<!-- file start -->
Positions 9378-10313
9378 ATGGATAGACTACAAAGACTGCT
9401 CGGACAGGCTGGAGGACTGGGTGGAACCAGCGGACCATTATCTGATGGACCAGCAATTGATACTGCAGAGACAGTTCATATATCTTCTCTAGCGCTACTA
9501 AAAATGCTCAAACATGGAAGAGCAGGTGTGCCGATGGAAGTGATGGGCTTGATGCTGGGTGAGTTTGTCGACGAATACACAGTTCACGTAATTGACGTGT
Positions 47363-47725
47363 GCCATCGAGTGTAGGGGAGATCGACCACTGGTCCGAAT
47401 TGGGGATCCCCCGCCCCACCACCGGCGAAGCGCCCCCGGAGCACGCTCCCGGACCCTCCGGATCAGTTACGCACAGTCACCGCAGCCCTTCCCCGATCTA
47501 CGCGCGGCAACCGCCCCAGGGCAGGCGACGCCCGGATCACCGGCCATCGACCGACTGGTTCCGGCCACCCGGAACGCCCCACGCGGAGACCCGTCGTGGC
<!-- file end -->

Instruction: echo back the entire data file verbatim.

Positions 9378-10313
9378 ATGGATAGACTACAAAGACTGCT
9401 CGGACAGGCTGGAGGACTGGGTGGAACCAGCGGACCATTATCTGATGGACCAGCAATTGATACTGCAGAGACAGTTCATATATCTTCTCTAGCGCTACTA
9501 AAAATGCTCAAACATGGAAGAGCAGGTGTGCCGATGGAAGTGATGGGCTTGATGCTGGGTGAGTTTGTCGACGAATACACAGTTCACGTAATTGACGTGT
Positions 47363-47725
47363 GCCATCGAGTGTAGGGGAGATCGACCACTGGTCCGAAT
47401 TGGGGATCCCCCGCCCCACCACCGGCGAAGCGCCCCCGGAGCACGCTCCCGGACCCTCCGGATCAGTTACGCACAGTCACCGCAGCCCTTCCCCGATCTA
47501 CGCGCGGCAACCGCCCCAGGGCAGGCGACGCCCGGATCACCGGCCATCGACCGACTGGTTCCGGCCACCCGGAACGCCCCACGCGGAGACCCGTCGTGGC